Billy Bragg was recently described by The Times newspaper as a ‘national treasure’. In the two decades of his career Bragg has certainly made an indelible mark on the conscience of British music, becoming perhaps the most stalwart guardian of the radical dissenting tradition that stretches back over centuries of the country’s political, cultural and social history.
Bragg was born in December 1957. He was 19 years old when punk made its indelible contribution to English popular culture, in 1977. Bragg’s own particular contribution was to form a band called Riff Raff, who released a series of indie seven-inch singles including the wonderfully titled I Wanna Be a Cosmonaut.
True cultural significance, however, was to escape Riff Raff, who eventually split in 1981. Perhaps remarkably, given Bragg’s punk antecedents, he briefly joined a tank regiment of the British Army before buying his way out with what he later described as the most wisely spent £175 of his life.
Between time working in a record store, and absorbing his new-found love of blues and politically-inspired folk music, Bragg launched himself on a solo musical career. Armed with a guitar, amplifier and voice, he undertook a maverick tour of the concert halls and clubs of Britain, ready at a moment’s notice to fill in as support for almost any act.
His songs were full of passion, anger and wit, a ‘one man Clash’. This was not, however, what the major record companies wanted at the time – the punk attitudes of the late-Seventies had long since given way to the escapist rise of the New Romantics.
Bragg, however, finally managed to grab some studio time, courtesy of the Charisma label’s indie subsidiary, Utility. The result was Life’s a Riot with Spy Vs. Spy which, when eventually reissued as the first album on the new Go! Discs label, hit the UK Top 30 in early 1984.
Bragg’s stark musical backdrop – for the most part a roughly strummed electric guitar – and even starker vocals belied a keen sense of melody and passionate, deeply humane lyrics. The album’s opening track, The Milkman of Human Kindness, for instance, was a love song of the most compassionate variety, illustrating the very real humanist approach which informs his music. It was an early indicator that Bragg’s work would be infused with genuine insight and humour, as well as a sustained and personal commitment to political and humanitarian issues.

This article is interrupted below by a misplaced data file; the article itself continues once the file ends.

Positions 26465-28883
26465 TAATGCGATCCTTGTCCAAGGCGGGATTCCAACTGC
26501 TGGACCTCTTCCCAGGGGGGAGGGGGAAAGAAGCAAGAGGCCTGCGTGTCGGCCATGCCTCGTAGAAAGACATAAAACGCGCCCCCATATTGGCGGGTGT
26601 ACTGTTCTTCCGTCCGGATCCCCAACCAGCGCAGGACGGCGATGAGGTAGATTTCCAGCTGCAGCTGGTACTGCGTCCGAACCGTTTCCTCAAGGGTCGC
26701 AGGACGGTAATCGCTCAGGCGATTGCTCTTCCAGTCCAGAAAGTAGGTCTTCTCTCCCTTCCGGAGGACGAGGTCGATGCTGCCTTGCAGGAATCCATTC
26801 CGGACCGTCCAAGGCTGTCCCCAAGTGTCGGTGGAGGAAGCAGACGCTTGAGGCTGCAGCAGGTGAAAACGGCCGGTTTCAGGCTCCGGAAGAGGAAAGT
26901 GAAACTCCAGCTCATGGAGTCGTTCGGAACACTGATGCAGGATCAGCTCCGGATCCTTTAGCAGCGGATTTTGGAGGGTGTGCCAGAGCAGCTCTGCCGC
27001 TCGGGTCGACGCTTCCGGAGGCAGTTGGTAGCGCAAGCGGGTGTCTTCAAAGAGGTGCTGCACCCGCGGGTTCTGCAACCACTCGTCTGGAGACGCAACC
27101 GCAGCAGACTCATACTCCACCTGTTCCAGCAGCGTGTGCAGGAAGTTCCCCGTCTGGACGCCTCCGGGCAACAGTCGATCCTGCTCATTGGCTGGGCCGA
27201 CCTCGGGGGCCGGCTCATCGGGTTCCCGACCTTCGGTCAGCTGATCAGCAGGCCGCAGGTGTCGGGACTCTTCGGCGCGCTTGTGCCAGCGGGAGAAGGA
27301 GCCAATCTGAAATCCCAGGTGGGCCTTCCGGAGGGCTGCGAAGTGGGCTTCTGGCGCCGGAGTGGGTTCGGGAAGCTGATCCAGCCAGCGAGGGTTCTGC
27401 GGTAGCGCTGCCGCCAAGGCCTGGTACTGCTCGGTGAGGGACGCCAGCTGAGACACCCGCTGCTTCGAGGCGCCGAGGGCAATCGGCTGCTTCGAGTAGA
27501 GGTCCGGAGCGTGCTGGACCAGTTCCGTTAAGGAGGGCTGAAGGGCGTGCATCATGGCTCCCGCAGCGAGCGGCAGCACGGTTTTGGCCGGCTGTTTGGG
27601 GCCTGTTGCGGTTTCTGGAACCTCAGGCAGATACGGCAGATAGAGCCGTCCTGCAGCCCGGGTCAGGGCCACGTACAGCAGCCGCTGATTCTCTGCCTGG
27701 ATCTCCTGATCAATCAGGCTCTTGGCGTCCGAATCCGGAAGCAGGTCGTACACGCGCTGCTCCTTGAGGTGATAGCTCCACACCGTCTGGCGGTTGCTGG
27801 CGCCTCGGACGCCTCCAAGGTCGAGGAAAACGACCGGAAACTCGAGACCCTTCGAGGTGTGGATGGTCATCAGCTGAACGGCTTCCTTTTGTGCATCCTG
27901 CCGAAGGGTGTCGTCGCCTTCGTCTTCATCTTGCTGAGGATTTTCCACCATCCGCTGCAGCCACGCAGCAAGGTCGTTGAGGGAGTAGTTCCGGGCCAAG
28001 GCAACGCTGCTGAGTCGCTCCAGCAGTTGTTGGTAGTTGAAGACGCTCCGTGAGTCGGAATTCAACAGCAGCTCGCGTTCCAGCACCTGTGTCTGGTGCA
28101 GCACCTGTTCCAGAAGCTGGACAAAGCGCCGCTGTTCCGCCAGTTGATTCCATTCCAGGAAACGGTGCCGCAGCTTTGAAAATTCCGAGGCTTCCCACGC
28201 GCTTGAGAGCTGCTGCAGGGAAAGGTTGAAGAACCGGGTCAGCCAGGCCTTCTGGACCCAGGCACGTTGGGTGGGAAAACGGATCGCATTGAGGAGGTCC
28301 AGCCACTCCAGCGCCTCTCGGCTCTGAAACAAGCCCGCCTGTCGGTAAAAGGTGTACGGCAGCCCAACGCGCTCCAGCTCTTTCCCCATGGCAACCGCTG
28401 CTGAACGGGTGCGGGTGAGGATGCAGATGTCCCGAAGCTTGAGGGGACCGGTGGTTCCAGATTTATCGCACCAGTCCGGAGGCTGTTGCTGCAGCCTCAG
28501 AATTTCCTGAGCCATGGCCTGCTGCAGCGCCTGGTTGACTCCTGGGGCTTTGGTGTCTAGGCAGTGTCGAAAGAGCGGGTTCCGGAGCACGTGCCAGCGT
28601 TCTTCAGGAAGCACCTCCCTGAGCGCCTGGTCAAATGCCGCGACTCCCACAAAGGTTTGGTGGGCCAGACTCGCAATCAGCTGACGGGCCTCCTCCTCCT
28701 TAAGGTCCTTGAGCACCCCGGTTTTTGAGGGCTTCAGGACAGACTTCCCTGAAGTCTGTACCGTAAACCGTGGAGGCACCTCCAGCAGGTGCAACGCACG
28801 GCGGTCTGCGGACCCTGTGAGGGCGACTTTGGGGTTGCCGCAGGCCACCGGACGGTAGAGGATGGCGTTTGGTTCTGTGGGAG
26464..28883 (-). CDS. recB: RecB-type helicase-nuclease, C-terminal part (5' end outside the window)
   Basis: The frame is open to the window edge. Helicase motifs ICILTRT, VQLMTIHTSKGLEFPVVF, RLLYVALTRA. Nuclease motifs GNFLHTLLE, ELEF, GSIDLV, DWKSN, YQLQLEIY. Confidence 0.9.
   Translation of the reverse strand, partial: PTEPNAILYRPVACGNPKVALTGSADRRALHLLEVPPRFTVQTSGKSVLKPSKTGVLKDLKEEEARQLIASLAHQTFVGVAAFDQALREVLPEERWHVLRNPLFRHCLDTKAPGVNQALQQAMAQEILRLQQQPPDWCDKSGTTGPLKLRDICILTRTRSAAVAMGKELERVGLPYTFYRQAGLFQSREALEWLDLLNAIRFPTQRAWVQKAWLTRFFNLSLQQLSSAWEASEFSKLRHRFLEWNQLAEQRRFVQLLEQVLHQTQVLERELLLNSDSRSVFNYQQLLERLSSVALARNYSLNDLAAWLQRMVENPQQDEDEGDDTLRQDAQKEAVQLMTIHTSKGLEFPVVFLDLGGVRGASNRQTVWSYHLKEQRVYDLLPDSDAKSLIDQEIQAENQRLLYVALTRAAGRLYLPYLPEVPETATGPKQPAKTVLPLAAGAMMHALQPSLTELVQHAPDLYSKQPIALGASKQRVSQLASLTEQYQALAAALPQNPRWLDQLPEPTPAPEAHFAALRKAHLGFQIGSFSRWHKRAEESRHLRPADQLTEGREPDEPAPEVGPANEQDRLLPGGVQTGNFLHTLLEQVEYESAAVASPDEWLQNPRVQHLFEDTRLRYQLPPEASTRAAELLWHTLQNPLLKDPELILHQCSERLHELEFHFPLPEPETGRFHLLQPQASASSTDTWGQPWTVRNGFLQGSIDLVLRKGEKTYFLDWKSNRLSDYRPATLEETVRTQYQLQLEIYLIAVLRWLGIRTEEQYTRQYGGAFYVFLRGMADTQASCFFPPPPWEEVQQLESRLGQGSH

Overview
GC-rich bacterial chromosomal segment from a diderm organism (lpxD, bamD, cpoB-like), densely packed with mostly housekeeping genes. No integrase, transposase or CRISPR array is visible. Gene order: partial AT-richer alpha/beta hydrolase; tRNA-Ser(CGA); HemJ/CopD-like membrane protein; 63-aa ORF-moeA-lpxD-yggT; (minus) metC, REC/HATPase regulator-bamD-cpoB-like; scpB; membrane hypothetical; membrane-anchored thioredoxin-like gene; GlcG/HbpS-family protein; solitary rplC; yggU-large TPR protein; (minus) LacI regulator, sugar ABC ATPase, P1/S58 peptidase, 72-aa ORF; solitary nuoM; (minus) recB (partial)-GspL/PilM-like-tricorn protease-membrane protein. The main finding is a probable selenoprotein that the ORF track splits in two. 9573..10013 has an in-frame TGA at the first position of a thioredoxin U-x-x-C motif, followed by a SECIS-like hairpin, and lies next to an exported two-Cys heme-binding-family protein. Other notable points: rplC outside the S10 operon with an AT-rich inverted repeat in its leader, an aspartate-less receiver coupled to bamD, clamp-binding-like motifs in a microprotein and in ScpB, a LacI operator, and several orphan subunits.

After seeing how the Conservative government of Margaret Thatcher was changing the fabric of British society, particularly with the decimation of the mining communities, Bragg’s songs became more overtly political. He became a fixture at political rallies and benefits, particularly during the 1984 Miners Strike. Indeed, his second album, Brewing Up with Billy Bragg (1984), opened with the fierce It Says Here, a strident song of political solidarity. The album went Top 20 in the UK; Bragg was on something of a roll. Instead, it took another two years before the release of his next album.
Much of his time was occupied with Red Wedge – an initiative to persuade young people to vote in the 1987 General Election (impicitly for Labour) for which he toured with such luminaries as The Style Council, Madness, The Communards and The Smiths.
His credentials as a songwriter, however, were confirmed when Kirsty MacColl released her classic version of Bragg’s A New England, a UK Top 10 hit in 1985.
Bragg’s third album, Talking with the Taxman About Poetry, was released in September 1986. It was his most successful and accomplished release to date, spawning a hit single, Levi Stubb’s Tears, as well as Greetings to the New Brunette, a collaboration with The Smiths’ guitarist, Johnny Marr. The album was a Top 10 hit.
Two years later Bragg found himself with a surprise hit – albeit on a double a-side single with Wet Wet Wet. As part of a children’s charity project, he recorded a version of The Beatles’ She’s Leaving Home, accompanied by Cara Tivey on piano. This was subsequently released with Wet Wet Wet’s With a Little Help From My Friends, reaching number one in May 1988.
Later that year, in September 1988, Bragg released his fourth album, Workers Playtime. More focused on matters of the heart than political issues, the album also saw Bragg move away from the sparse arrangements that had characterised his earlier work. The public approved – the album was a Top 20 hit in the UK.
Bragg, however, entered the Nineties with his most political work to date. The Internationale mini-album, released in May 1990, included such tracks as The Marching Song of the Convent Battalions, Nicaraguita and The Red Flag.
The following year, 1991, Bragg issued the critically acclaimed Don’t Try This at Home, which reached number eight in the UK chart. With musical contributions from such stellar talents as Johnny Marr and, from REM, Peter Buck and Michael Stipe, the album ranged in themes from personal tragedies to a strident condemnation of racists and football hooli